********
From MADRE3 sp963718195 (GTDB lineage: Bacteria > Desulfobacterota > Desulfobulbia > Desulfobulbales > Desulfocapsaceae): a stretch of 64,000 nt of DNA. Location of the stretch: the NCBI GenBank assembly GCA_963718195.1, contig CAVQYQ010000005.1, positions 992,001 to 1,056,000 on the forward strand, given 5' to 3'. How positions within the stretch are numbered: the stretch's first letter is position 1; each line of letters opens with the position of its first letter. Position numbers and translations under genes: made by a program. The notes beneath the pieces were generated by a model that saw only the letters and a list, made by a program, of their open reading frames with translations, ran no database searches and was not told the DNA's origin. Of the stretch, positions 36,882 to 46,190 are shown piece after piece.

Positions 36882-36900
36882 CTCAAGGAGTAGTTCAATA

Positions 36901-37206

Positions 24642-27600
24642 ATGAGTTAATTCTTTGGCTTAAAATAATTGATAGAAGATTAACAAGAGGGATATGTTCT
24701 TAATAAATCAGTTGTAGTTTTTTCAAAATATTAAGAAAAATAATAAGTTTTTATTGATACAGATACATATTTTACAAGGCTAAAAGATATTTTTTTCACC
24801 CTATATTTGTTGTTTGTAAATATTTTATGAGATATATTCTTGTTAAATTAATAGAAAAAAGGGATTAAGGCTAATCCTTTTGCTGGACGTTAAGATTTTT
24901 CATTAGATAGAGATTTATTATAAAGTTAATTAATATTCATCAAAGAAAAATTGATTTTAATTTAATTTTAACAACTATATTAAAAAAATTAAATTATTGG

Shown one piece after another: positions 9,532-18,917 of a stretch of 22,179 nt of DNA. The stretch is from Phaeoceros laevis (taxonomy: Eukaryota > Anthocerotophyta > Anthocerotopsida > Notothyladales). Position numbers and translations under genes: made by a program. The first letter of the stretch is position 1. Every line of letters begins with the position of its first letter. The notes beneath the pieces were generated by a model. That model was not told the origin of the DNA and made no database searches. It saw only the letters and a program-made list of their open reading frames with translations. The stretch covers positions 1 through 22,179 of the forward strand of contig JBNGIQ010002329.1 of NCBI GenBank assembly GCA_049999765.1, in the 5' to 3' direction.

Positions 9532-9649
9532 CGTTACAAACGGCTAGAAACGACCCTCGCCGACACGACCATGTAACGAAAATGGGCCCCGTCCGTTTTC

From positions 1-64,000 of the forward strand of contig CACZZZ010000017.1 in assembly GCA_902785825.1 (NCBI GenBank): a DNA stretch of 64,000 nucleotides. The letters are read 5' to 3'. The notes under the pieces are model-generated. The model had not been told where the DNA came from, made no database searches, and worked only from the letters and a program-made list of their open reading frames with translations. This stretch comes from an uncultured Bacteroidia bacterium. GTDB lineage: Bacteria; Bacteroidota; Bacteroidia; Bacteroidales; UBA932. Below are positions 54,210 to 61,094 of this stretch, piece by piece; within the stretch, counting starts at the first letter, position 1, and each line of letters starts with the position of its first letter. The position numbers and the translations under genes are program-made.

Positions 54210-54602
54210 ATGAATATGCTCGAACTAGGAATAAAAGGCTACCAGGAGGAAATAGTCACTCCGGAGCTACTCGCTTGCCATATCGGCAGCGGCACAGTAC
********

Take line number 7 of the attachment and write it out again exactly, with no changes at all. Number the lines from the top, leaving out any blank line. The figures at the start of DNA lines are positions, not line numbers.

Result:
24701 TAATAAATCAGTTGTAGTTTTTTCAAAATATTAAGAAAAATAATAAGTTTTTATTGATACAGATACATATTTTACAAGGCTAAAAGATATTTTTTTCACC